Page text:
(Ludlow 3rd graders with guest TU member Kathy Ehlers)
Third grade teacher Lisa Marks, of Ludlow Elementary School, wrote on Friday with these questions from her students.
Has any other school had two headed alevins?
At least two other schools have had two-headed alevin. See the most recent blog post <http://vermonttroutintheclassroom.weebly.com/tic-blog> and the entry and photo teacher Jessica West of Shelburne Community School submitted.
What does the Microbe-lift Special Blend [and, I’ll add, Nite-Out II] do for the tank?
Your filter needs to establish a colony of “good” bacteria to (a) convert ammonia to nitrite, (b) convert nitrite to nitrate, and (c) eliminate nitrate. Both Special Blend and Nite-Out II add different varieties of these good bacteria, sometimes called “nitrifying bacteria,” to your filter.
Here’s how it works.
Taken together, these various processes make up the “Nitrogen Cycle,” which is quite important to the health of you tank water and your trout.
Occasionally, when nitrate levels remain high, it’s necessary to perform partial water changes to lower the level of nitrate.
(This answer was provided with input from Chuck Dinkel, Maryland’s TIC coordinator.)
Why does the special blend stink?
The smell of “rotten eggs” usually means the solution or water has sulfur in it, specifically the chemical compound hydrogen sulfide.
Was there a school that didn’t lose any eggs?
I don’t believe so.
What school has the most alevins and how many?
I’m not certain since I haven’t gotten reports from all schools, but I’m pretty sure that there are schools around the state that have 180 alevin or more. That high total is misleading, however, because the biggest challenges are still ahead, especially as we approach the “swim-up” phase. Last year, for example, most schools released fewer than 30 fry. I believe the schools that released the most Shelburne Community School, released about 75.
How many schools received a second batch of eggs?
It was nine if southwest Vermont. I’m less sure how many in other parts of the state got a second batch, but I know it was several. A second batch was necessary when the person picking up the eggs got eggs for several schools. In those cases, hatchery staff treated all the eggs with an iodine solution at the same time. Then they started removing eggs for individual schools. As a result, some eggs sat in the iodine solution for a short period of time while others sat in the solution for far too long. Because of over-exposure to iodine, the shells of these eggs removed later in the process began to partially dissolve, in some cases even before the eggs reached the schools. The staff handled the iodine treatment of the second batch of eggs very differently, and virtually all the second-batch eggs have done extremely well.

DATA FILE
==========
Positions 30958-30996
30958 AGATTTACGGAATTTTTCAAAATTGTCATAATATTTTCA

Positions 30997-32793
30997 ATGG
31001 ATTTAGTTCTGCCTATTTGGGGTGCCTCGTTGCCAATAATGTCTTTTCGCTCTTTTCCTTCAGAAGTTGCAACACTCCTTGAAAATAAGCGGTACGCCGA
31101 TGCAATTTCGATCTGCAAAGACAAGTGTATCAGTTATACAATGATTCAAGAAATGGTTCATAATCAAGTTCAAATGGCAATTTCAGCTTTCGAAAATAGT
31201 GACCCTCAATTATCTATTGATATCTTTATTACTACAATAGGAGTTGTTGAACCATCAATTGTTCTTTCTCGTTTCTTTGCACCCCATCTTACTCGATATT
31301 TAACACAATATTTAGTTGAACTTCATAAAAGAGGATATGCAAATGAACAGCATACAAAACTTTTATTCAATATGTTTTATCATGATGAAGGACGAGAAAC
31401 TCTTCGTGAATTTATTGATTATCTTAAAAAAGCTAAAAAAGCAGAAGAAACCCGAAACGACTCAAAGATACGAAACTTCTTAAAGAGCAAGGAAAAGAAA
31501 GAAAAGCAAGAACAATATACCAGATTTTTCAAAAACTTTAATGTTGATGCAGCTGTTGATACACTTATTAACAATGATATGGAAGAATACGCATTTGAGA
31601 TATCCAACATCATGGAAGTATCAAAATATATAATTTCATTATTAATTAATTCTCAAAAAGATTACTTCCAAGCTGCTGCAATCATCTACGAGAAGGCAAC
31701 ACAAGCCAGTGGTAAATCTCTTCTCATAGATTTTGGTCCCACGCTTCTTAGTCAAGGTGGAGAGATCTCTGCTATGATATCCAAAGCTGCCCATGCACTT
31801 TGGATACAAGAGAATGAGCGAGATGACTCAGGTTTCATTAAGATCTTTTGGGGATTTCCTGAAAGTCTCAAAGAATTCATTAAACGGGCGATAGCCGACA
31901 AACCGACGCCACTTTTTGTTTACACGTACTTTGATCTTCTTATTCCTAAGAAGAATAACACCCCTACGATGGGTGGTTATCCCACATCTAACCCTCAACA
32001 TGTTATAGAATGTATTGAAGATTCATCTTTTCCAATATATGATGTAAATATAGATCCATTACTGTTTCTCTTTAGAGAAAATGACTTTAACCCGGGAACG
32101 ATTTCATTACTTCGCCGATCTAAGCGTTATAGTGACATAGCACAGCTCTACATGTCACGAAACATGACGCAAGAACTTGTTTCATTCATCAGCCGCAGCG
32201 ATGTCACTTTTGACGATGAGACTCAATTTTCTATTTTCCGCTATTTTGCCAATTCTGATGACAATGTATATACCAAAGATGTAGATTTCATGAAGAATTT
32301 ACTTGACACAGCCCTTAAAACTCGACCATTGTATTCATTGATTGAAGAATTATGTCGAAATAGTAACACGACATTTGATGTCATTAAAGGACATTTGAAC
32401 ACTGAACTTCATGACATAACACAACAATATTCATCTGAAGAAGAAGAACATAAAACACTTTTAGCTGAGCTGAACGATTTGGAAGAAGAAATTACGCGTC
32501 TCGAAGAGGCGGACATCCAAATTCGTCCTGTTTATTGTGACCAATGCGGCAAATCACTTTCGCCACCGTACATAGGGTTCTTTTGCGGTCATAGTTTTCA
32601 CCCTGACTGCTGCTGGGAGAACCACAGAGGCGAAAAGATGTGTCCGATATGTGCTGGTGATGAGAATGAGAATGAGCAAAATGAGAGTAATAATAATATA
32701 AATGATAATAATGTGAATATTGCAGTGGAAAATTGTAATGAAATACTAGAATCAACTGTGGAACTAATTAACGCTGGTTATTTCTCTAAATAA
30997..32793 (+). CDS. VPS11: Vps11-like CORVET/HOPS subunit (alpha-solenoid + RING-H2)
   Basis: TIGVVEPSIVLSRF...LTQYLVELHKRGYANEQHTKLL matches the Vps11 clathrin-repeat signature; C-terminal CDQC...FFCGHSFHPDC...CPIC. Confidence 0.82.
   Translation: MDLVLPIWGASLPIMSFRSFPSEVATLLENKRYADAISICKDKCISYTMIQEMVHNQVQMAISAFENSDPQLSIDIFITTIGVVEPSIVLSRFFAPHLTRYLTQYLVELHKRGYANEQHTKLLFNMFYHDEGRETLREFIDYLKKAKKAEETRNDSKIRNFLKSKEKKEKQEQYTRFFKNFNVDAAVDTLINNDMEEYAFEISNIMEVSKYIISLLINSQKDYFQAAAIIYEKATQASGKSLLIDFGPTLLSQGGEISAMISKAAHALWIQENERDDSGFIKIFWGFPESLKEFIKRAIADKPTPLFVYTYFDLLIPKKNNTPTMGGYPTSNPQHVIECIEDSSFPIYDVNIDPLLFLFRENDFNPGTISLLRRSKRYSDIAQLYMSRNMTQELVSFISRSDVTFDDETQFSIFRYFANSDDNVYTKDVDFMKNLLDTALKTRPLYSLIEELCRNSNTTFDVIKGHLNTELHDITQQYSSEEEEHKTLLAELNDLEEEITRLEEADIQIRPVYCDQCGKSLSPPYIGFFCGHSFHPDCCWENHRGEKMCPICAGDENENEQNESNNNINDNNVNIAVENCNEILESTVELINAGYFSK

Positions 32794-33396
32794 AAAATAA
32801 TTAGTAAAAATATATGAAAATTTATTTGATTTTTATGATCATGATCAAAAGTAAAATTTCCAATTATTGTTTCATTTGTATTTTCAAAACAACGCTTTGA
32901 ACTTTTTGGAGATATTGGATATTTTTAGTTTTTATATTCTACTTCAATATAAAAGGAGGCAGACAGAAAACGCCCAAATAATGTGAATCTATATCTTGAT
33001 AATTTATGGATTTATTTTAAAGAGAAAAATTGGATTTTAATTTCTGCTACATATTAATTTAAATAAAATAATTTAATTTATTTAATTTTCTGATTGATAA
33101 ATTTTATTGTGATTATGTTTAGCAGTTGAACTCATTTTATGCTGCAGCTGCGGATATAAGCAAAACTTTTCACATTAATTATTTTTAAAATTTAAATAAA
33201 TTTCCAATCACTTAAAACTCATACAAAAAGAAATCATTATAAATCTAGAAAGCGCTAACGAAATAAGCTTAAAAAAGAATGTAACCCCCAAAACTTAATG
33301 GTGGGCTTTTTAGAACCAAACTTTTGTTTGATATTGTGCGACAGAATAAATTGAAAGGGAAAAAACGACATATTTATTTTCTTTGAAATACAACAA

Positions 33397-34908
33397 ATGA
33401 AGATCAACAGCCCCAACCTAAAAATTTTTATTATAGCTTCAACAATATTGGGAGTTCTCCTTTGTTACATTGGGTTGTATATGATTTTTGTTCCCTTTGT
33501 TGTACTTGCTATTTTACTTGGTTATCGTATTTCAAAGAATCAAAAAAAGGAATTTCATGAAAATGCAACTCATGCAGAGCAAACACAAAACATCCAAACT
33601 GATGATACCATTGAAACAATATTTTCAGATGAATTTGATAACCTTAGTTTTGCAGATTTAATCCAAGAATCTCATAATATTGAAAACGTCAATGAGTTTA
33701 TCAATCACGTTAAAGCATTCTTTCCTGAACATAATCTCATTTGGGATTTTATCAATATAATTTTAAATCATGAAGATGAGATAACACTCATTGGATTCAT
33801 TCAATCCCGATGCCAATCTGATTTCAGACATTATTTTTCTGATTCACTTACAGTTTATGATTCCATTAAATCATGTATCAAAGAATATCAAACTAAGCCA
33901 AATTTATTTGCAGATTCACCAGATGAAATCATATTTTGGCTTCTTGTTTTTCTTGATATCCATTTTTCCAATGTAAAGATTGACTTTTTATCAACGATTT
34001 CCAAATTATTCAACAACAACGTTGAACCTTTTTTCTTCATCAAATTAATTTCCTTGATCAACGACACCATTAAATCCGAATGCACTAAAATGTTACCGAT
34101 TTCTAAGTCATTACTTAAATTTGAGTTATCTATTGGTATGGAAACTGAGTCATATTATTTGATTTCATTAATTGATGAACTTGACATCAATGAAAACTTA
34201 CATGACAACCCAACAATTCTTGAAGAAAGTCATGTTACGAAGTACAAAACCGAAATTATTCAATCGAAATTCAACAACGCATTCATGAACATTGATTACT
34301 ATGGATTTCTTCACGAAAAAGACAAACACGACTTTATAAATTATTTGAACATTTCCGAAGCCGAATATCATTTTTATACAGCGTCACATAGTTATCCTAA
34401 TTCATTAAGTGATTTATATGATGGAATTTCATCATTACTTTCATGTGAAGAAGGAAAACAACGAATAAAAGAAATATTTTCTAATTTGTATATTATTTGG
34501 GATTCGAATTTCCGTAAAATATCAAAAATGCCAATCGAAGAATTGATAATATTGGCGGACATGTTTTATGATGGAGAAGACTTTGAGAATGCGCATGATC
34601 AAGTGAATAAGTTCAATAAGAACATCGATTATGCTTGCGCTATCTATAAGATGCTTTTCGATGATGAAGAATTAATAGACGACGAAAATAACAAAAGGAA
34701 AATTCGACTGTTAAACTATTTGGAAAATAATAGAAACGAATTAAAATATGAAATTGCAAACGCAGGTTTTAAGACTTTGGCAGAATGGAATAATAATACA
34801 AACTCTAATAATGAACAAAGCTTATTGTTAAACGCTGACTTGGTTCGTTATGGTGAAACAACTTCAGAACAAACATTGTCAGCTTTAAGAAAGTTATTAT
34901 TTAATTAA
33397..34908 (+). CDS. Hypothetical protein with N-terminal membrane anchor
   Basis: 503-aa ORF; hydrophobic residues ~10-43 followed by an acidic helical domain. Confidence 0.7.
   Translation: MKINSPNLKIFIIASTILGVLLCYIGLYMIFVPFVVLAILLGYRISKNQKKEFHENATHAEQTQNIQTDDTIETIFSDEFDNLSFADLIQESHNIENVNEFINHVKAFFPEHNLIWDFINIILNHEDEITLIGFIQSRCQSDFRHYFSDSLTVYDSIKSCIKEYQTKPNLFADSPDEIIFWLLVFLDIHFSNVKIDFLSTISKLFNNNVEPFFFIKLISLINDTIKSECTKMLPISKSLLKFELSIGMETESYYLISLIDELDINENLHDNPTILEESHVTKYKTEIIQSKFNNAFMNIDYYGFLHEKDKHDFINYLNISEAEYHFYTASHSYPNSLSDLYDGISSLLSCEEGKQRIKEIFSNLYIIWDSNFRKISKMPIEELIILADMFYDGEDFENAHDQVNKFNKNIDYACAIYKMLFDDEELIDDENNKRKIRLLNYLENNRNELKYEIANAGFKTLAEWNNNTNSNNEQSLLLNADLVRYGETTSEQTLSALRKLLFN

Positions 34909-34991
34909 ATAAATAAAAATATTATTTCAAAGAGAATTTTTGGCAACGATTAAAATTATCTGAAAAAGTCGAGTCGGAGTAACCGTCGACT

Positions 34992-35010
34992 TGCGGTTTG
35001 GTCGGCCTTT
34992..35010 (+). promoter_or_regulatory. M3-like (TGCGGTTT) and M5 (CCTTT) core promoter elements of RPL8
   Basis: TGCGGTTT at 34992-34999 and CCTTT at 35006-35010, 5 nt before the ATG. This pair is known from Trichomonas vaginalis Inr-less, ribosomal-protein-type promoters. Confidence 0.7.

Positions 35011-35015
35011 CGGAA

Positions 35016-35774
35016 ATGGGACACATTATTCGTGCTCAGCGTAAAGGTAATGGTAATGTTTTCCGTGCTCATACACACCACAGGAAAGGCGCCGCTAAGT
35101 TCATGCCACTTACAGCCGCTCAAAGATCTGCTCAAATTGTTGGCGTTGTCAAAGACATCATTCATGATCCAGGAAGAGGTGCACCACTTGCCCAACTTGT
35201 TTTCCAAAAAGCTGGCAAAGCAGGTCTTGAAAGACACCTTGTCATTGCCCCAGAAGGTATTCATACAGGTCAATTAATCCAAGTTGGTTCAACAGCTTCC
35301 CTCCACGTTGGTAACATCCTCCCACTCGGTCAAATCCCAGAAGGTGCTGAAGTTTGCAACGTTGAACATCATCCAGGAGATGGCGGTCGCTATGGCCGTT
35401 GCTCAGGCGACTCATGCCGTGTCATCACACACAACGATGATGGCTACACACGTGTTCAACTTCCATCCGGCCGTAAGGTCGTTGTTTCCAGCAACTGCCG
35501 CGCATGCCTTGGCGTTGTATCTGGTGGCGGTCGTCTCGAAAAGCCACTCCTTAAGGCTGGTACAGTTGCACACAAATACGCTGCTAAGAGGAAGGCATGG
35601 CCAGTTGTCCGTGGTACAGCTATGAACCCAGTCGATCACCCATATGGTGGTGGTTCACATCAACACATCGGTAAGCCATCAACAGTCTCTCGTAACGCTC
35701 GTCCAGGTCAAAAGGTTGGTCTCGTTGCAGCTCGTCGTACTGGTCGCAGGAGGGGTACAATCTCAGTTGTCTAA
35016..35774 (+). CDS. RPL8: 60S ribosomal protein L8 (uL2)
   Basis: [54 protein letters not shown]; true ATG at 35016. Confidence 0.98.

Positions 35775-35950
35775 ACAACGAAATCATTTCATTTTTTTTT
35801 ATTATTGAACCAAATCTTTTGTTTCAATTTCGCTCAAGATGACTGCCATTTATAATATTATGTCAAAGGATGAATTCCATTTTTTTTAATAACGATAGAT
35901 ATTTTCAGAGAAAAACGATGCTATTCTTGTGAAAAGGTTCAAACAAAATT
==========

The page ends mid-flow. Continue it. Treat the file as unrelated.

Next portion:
Can we transfer some of the alevin from a basket that has quite a few alevin in it to one that doesn’t have as many alevin in it?
Yes, you may. Just be gentle as you transfer them. They’re delicate creatures, especially at this early point in their development.
How many eggs were sent to schools in total?
Most schools are using 55-gallon tanks, and these schools got 200 eggs unless they requested fewer. Schools with smaller tanks—typically 20 to 30 gallons—got 100 eggs.
Will we be able to meet you?
These are great questions, by the way. Keep them coming.
Joe Mark, Lead Facilitator, Vermont Trout in the Classroom
In June 2012, I retired after 40 years in higher education, having spent the last 32 years of my career as dean at Castleton. One of the first things I volunteered to do in retirement was to work with Jim Mirenda to help the Dorset School, where his kids and my Vermont grandkids attend, start a TIC program. Gradually that commitment grew into my current role, which is both demanding and highly rewarding.